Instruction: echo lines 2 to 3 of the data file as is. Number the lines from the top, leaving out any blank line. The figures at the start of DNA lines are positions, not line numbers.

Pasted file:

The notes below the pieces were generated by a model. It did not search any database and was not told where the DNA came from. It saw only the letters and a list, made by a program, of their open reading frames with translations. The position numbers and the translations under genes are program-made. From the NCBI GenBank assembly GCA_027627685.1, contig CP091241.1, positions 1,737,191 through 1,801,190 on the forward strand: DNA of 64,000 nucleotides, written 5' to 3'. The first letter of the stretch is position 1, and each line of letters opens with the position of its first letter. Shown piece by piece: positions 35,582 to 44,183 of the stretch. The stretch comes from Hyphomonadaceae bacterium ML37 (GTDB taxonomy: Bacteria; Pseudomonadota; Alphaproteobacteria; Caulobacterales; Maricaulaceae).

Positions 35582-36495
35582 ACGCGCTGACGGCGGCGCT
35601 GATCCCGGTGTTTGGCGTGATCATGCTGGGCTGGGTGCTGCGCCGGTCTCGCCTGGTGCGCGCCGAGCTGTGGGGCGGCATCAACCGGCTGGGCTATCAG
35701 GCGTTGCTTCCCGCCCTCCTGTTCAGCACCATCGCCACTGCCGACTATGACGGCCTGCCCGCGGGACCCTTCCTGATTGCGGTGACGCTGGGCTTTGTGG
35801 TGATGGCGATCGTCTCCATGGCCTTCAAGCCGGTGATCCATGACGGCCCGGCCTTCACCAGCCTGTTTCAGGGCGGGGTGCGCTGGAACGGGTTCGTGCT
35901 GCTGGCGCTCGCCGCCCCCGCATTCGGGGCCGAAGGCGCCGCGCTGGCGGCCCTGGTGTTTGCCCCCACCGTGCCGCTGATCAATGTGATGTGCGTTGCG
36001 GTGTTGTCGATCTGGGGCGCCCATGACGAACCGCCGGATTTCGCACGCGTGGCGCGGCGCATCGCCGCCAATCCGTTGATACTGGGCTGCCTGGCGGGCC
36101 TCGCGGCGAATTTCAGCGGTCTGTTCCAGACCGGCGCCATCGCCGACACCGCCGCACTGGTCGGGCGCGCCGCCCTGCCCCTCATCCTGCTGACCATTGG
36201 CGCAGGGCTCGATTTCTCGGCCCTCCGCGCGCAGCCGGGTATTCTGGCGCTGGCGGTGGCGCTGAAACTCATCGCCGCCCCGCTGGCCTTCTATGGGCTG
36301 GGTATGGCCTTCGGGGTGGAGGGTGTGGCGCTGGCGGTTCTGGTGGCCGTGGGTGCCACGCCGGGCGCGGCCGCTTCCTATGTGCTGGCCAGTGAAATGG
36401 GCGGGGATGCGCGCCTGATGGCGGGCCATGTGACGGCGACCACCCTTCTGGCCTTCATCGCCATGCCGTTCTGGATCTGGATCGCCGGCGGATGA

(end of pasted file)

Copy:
Positions 35582-36495
35582 ACGCGCTGACGGCGGCGCT